In aggregate, 6653 individuals (13% of sequenced participants) harbored one or more such pathogenic or expected pathogenic variants in the G76 gene list: 5435 individuals with at least one variant in these genes with a pathogenic classification in ClinVar and 1218 additional participants with predicted pathogenic pLoF variants. A pilot set of 1415 sequence files then underwent clinical curation, applying clinical laboratory standards (50) for potential return to clinical care. Within this pilot set, 641 variants in the G76 were reviewed: 49 were considered either “pathogenic” (n = 32, 5.0%) or “likely pathogenic” (n = 17, 2.7%), and the remaining 592 (93.3%) were considered either variants of uncertain significance, likely benign, benign, or false positives. Of the variants classified in the pilot sample as pathogenic or likely pathogenic by a Clinical Laboratory Improvement Amendment-certified molecular diagnostic laboratory, 43 reportable variants (all either heterozygous for autosomal dominant conditions or hemizygous for X-linked conditions) occurred in 49 of the 1415 participants’ samples; 3 individuals carried 2 such variants associated with two distinct diseases (table S13). Therefore, 3.5% of the DiscovEHR cohort participants are estimated to have a variant from the G76 that meets or exceeds current clinical standards for asserting pathogenicity, namely, >90% certainty of the variant being disease-causing (50). We investigated the expressivity of these variants by reviewing structured EHR-derived clinical phenotype data for variant carriers. Collectively, 32 of 49 individuals (65%) had clinical features in the EHR that were consistent with the associated disease: 7 (14%) individuals had a diagnosis code entry consistent with a formal diagnosis of the associated disease, and an additional 26 (53%) individuals had diagnosis codes or family history entries consistent with clinical features of the associated disease (table S13). In a companion publication, we describe the prevalence, familial segregation, and clinical impact of variants associated with familial hypercholesterolemia, highlighting the opportunity for early clinical intervention afforded by genetic diagnosis of this condition (51). These results demonstrate the potential for genomics-guided clinical care in a large unselected clinical population, establish an expectation for the burden of actionable genetic findings, and support the need for expert clinical review and adjudication of assertions of pathogenicity for potentially pathogenic variants, including those cataloged in mutation databases.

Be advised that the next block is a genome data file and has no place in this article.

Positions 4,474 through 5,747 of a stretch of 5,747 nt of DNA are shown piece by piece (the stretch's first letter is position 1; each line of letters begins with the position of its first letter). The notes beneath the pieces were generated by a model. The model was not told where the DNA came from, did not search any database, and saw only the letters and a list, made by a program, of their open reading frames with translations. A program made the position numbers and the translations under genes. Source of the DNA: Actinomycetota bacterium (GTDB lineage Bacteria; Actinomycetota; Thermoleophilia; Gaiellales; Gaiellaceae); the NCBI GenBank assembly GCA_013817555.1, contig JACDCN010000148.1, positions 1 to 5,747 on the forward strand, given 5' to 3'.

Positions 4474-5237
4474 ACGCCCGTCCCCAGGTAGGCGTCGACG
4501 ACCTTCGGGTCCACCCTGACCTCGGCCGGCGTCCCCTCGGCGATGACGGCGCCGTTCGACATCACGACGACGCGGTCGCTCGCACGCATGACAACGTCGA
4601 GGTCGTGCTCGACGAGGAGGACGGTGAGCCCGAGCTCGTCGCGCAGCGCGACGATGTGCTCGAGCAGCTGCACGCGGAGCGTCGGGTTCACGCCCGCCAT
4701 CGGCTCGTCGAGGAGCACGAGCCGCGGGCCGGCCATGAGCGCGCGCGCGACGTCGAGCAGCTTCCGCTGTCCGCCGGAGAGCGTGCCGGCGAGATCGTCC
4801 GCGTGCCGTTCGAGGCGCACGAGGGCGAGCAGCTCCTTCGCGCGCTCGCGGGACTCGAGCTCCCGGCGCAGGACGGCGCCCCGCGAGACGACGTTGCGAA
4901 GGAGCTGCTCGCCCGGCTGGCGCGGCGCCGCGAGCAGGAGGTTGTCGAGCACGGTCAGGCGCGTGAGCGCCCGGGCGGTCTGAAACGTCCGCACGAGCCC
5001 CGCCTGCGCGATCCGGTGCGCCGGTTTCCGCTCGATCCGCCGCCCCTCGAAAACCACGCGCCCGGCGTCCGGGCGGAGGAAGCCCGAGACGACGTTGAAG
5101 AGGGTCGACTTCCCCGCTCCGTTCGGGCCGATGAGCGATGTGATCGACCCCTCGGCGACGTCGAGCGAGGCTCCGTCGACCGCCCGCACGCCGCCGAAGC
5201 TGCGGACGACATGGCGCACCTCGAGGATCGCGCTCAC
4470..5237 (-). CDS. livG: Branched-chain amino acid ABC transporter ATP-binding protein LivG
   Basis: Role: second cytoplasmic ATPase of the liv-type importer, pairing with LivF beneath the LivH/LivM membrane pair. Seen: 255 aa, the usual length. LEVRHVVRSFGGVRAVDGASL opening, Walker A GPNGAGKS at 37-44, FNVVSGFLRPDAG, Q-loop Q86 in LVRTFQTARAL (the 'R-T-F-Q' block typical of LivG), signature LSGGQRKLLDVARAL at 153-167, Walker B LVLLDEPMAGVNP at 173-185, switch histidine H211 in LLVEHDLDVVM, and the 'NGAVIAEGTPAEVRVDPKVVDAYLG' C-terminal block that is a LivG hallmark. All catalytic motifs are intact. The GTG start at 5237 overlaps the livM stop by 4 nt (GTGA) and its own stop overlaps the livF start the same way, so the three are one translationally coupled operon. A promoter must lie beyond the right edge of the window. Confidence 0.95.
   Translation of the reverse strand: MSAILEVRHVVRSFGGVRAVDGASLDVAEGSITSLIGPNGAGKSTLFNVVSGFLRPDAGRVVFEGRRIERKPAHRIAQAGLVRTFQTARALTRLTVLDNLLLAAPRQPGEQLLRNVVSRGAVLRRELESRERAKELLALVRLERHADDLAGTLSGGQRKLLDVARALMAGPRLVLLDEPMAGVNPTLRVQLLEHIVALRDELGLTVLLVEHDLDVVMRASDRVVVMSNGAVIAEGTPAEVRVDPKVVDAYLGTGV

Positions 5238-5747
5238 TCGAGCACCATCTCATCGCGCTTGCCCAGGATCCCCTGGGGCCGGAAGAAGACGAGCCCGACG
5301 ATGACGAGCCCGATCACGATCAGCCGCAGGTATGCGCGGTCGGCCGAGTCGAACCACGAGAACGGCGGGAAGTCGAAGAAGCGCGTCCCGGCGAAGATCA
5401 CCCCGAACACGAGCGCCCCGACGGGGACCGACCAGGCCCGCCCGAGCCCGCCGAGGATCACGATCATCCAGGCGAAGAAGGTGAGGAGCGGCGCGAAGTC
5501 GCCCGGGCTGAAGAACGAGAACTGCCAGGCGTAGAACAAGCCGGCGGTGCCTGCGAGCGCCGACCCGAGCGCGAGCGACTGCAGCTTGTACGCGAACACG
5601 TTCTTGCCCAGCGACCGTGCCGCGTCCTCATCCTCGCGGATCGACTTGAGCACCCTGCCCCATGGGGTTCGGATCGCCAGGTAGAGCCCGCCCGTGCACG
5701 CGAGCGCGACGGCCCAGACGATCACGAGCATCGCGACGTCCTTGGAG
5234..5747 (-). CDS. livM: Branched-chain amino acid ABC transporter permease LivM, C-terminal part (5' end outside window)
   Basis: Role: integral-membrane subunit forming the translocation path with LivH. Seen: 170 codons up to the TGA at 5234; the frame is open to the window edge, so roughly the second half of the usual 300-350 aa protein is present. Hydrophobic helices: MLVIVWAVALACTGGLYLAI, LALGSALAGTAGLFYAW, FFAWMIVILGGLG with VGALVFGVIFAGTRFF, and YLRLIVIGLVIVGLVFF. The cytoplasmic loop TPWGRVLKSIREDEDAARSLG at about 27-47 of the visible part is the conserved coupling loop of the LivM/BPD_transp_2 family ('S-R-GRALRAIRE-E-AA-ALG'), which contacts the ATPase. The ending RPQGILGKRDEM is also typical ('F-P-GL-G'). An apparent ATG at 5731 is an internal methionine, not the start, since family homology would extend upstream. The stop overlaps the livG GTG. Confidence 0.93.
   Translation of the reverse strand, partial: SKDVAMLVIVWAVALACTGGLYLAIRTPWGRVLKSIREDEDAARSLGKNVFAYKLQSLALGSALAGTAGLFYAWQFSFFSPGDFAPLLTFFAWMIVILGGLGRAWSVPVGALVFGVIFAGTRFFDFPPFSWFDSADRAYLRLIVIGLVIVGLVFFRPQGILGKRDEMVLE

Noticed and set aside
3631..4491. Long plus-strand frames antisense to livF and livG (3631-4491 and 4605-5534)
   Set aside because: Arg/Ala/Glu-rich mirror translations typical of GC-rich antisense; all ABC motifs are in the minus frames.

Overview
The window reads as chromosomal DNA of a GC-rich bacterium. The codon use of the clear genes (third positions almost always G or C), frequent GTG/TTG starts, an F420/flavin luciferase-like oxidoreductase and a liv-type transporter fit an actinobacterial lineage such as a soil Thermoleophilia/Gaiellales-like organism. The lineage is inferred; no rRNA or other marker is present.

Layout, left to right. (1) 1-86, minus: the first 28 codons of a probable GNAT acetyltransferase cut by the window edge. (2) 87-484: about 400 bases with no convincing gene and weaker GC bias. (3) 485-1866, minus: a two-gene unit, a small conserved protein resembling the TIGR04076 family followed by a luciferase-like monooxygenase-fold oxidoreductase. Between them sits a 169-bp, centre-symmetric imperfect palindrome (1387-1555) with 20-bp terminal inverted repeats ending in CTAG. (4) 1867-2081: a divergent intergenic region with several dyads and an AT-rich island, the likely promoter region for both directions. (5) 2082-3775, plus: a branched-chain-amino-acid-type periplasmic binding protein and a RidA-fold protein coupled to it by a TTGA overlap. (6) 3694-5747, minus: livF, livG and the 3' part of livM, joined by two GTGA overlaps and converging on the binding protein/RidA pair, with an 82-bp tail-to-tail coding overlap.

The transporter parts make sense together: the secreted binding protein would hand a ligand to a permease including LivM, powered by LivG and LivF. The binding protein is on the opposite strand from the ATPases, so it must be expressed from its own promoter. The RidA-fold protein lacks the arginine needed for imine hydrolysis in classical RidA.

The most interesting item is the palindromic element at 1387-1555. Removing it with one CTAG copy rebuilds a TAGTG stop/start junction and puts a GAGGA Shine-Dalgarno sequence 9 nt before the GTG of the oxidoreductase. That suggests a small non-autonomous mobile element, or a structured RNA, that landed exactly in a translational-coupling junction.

The findings reported here demonstrate the value of large-scale sequencing in a clinical population from an integrated health system and add to the knowledge base regarding human genetic variation provided by other large-population genetic surveys (1, 2, 52). Megaphenic variants and known pathogenic alleles of clinical relevance have been observed in the protein-coding regions of the genome (3, 49, 53). As purifying selection ensures that these variants are kept at very low frequencies, very large populations are needed to identify rare variants with large effects on clinical traits (54). The discovery of pLoF and other functionally impactful variants in nearly all genes, coupled with structured clinical data in EHRs, provides a rich resource to study the phenotypic effects of partial and complete gene knockouts in humans, as well as other forms of genetic variation. These data may inform discovery of previously unidentified biological mechanisms and therapeutic targets and facilitate interrogation of gene-centric hypotheses around specific phenotypic associations of potential clinical value. Although many of these variants are rare individually, in aggregate, they are not uncommon, and their identification and the biological insights gleaned are relevant to our understanding and treatment of both common and rare diseases.

The DiscovEHR collaboration represents a powerful platform for human genetics research and allows us to fill gaps in our knowledge regarding the role of genetic variation in determining health and disease and the implementation of genomic information in routine medical care. Large-scale sequencing initiatives in integrated health care systems, such as the DiscovEHR collaboration, hold great promise for genetic discoveries to advance precision medicine.